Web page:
Radical Instrument

IT is changing the exercise of power. Radical Instrument is picking up the signals.

Give a man 200 servers…

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In my day job (technology researcher), there isn’t a conversation that doesn’t involve some mention of “cloud computing.” For the uninitiated, the idea is that you can buy server, storage, and development platform capacity – or an application to run – in someone else’s very large data center, with a credit card and a few minutes online. Read The Big Switch if you want to know more. IDC (no, I’m not affiliated with them) talks about the role of smaller- and mid-sized businesses in driving this market. Makes sense, if you need 50 servers for a month, but don’t want to invest in a data center.

Take this thought and run with it:  we’ve gone from the PCjr (cringe) I had as a kid to the 2.16 GHz laptop I’m writing this on now, and all I need to ramp up to two hundred servers (or more), ready to go, is a credit card that gets charged by the hour (or minute, or what have you). If I’ve got the requisite knowledge and code, the realm of computational problems I can tackle in the short-term is staggering.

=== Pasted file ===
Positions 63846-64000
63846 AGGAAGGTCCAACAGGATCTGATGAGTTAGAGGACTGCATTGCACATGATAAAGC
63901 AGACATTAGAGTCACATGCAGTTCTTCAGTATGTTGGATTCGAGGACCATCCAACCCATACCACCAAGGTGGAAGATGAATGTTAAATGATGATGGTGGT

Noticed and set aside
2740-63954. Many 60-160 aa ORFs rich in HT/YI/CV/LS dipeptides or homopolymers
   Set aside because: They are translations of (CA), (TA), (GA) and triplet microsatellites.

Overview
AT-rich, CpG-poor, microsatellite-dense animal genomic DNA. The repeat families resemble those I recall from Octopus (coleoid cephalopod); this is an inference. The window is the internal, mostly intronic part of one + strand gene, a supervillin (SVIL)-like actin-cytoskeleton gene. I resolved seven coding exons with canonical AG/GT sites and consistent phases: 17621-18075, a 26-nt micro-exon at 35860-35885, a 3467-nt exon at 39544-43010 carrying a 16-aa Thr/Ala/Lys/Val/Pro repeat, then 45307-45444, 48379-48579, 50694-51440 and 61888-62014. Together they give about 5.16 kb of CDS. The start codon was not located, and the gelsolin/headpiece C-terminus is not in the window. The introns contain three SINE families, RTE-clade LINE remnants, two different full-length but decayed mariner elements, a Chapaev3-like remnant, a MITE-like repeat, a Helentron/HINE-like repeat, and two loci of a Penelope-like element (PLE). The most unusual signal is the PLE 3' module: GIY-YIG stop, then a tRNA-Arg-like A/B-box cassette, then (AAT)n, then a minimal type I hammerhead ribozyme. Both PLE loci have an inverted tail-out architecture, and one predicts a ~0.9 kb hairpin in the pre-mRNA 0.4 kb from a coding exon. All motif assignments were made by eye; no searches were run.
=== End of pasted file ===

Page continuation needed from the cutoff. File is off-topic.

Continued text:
Take this second thought:  so far, a lot of ICT’s impact on international relations has been focused on the “C,” communications. New networks and associations form, data flows across new pathways, and so forth. With cloud computing, the “I” is coming back into play. That new network can now collaborate on a massive computational problem without having to invest in back-end infrastructure, or anything else that might make the network “physical.” 

The trade press is talking about this through the lens of businesses, established or otherwise. What’s going to be really interesting is watching what happens with cloud computing outside of the business arena.

Written by Mark

December 2, 2008 at 5:49 am

One Response

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  1. […]  If there’s any technology in the hype cycle right now, it’s cloud computing (see this earlier post for more background). If – and this is a big if – we’re on a path towards the concentration […]

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